'Police in Germany have raided the offices of Deutsche Bank in connection with the Panama Papers revelations and as part of an investigation into alleged money laundering.
About 170 police officers, prosecutors and tax inspectors searched six Deutsche Bank offices in and around Frankfurt, the public prosecutor’s office said. Investigators are looking into the activities of two Deutsche Bank employees who allegedly helped clients to set up offshore companies to launder money, it added.
The Panama Papers, published by the Guardian and a consortium of international journalists in April 2016, revealed how offshore tax havens including the British Virgin Islands were used to hide billions of dollars.
The prosecutor’s office said it had seized written and electronic business documents. Police cars were parked outside the headquarters of the bank, Germany’s biggest lender.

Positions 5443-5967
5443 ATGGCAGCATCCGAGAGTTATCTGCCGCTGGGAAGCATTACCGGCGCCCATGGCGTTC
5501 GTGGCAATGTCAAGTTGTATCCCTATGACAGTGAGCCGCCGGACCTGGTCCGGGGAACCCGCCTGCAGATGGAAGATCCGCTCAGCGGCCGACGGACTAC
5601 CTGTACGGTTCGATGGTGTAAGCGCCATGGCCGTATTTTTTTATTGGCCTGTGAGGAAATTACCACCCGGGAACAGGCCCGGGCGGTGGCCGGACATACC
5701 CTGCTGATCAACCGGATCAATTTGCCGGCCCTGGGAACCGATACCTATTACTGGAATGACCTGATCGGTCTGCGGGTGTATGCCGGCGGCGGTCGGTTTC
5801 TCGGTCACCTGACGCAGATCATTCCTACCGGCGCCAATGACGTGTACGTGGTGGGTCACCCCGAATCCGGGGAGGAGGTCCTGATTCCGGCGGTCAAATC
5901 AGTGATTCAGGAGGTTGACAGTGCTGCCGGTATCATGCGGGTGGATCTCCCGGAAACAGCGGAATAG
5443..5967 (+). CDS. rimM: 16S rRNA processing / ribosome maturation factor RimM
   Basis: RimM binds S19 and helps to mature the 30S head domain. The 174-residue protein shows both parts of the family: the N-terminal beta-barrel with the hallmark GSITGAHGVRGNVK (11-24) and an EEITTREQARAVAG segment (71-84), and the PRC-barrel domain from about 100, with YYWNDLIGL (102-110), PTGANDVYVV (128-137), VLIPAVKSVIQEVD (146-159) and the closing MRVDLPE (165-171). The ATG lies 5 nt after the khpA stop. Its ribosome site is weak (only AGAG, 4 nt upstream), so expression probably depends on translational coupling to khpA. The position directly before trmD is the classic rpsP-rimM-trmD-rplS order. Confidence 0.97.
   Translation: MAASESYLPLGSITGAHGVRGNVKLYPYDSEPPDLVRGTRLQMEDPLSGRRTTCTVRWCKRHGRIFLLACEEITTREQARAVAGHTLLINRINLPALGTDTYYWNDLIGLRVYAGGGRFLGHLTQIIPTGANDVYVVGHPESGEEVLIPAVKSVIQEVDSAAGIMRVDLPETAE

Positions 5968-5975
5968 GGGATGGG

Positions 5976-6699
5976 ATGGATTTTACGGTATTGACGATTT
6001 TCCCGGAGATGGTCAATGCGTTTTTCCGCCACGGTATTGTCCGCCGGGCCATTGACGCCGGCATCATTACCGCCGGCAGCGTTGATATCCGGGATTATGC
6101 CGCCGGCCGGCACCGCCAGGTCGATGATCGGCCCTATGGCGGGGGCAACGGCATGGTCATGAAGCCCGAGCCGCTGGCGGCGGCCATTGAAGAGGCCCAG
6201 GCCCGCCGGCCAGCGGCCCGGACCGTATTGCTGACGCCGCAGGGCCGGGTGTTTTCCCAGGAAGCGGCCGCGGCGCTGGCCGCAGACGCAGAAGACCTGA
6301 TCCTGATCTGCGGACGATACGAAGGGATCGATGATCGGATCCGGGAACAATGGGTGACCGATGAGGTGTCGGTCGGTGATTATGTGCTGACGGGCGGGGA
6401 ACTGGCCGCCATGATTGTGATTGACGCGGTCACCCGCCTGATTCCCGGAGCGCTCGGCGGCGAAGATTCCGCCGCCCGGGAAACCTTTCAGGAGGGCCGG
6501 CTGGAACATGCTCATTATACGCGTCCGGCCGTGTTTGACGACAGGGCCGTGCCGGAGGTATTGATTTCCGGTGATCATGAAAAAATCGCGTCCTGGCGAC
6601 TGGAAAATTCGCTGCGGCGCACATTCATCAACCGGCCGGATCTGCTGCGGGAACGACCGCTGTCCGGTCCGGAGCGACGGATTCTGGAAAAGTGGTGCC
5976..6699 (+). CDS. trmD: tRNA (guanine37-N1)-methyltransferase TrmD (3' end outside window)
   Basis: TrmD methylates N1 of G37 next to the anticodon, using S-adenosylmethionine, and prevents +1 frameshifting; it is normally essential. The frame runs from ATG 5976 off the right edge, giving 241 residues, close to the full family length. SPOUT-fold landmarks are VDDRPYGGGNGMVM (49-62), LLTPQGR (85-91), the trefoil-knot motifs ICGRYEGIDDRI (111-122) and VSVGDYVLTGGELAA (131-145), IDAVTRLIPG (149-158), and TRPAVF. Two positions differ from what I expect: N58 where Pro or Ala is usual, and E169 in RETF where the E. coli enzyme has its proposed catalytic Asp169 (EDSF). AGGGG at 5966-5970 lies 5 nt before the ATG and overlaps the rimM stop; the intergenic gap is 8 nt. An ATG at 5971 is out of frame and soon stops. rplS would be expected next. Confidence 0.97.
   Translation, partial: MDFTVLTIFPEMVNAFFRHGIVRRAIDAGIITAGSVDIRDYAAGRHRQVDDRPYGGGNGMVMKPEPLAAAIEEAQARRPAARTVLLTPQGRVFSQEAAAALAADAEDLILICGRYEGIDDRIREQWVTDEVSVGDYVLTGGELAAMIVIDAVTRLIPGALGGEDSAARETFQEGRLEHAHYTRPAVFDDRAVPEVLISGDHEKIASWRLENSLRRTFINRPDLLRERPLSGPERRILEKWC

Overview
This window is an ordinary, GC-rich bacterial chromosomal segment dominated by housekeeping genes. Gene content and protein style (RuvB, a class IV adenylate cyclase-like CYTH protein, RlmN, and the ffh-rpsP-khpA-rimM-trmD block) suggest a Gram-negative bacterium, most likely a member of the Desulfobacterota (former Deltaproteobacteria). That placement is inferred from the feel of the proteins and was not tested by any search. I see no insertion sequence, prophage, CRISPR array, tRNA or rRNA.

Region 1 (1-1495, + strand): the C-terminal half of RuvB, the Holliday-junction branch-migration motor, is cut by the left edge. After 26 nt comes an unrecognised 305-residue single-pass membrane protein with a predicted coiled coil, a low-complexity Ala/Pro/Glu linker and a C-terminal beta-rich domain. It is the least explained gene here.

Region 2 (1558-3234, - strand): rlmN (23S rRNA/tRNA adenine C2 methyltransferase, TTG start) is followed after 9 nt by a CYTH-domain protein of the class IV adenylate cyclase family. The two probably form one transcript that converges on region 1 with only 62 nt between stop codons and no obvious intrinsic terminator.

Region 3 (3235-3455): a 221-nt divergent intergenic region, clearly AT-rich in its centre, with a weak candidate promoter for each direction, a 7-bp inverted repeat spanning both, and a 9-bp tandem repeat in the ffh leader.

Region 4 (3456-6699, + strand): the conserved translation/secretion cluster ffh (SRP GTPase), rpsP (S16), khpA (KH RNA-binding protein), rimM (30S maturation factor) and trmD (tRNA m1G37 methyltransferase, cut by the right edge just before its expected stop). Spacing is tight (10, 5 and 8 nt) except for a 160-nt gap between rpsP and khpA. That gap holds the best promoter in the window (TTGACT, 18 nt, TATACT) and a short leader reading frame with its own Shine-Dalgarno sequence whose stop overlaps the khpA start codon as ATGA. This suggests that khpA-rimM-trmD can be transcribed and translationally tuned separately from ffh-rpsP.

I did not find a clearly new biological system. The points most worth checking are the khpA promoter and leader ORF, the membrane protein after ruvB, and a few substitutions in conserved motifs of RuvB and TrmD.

In a statement Deutsche Bank said it would “cooperate closely with prosecutors”, adding that it was “anxious to clarify all suspicions”. The bank said it believed it had previously handed over to the authorities all relevant information in the Panama Papers case.
Records from the Panamanian law firm Mossack Fonseca were the basis of the Panama Papers investigation and included more than 10m documents. The revelations caused protests in several countries and led to the resignation of heads of state, including in Iceland and Pakistan.
Deutsche Bank’s Geneva branch held accounts for two offshore companies belonging to the family of Pakistan’s former prime minister Nawaz Sharif. The firms owned four luxury flats in Mayfair, which were at the centre of corruption charges against the Sharifs. In July Pakistan’s anti-graft court sentenced Sharif to 10 years in jail, and his daughter Maryam to seven years. The Sharif family denies wrongdoing and maintains that a Qatari prince gifted the property to Nawaz’s children to repay an old debt. In September Nawaz and Maryam were released pending an appeal.'
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